## [27.4.2016] Generalized entropy method for the renewal equation with measure data

In this paper of P. Gwiazda and E. Wiedemann, they apply the generalized entropy method, which is initated in a series of work of B. Perthame and collaborators, cf. this paper, to show the exponential convergence to equilibrium for the renewal equation with measure initial data.

$\partial_t n(t,x) + \partial_{x}n(t,x) = 0$ on $\mathbb R_+^2$

$n(t,x=0) = \int_0^{\infty}B(y)n(t,y)dy$

$n(t=0,x) = n_0(x)$

This equation has been extensively studied recently by many authors due to its application to biology.

The convergence to equilibrium by using relative entropy method for this problem was known for $L^1$-initial data. By denoting $N(x)$ and $\varphi(x)$ are the solutions to an eigenvalue problem and its dual, and defining

$h(t,x) = n(t,x) - N(x)\int_0^{\infty}n_0(y)\phi(y)dy$

with some suitable function $\phi$, then we have the large time behaviour of $n(t,x)$ as follows

$\int_{0}^{\infty}|h(t,x)|\varphi(x)dx \leq e^{-\mu(t-y_0)}\int_0^{\infty}|h(y_0,x)|\varphi(x)dx$.

This result was based on the so-called entropy method (see this paper for more details).

For measure initial data, the arguments applied to $L^1$-initial data seems not to be directly applicable. However, looking at the convergence result, we would expect similar results for measure data (with some suitable changes).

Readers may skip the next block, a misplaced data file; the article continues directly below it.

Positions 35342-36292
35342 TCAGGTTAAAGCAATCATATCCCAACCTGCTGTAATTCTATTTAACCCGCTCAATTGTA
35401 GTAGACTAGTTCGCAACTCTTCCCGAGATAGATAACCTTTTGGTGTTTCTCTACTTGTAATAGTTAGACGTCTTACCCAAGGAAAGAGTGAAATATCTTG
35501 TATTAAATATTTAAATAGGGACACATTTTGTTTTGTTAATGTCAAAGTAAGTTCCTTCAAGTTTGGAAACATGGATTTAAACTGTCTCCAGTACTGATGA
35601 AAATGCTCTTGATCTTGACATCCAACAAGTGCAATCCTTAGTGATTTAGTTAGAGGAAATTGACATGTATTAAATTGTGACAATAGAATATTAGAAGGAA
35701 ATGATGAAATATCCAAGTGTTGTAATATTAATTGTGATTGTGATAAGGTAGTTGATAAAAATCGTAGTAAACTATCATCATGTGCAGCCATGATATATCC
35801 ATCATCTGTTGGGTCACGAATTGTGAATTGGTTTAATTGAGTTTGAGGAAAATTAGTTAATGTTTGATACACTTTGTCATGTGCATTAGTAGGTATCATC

This is what was done in the paper of Gwiazda and Wiedemann. The main idea is to use recession function $f^{\infty}$ for a function $f$ defined as

$f^{\infty}(z) = \lim\limits_{s\rightarrow \infty}\dfrac{f(sz)}{s},\quad z\in \mathbb R^n-\{0\}$

provided that $f$ grows mostly linearly. By expoloiting these functions, the authors succeeded in choosing a convex function making the entropy method works in the case of measure initial data. Denote by

$g(t,x) = n(t,x) - N(x)\int_0^{\infty}\varphi(x)dn_0(x)dx$,

$\int_0^{\infty}\eta(x)d|g(t,x)| \leq e^{-\sigma(t-y_0)}\int_0^{\infty}\eta(x)d|g(0,x)|$
for some bounded function $\eta$ positive on $supp(\varphi)$.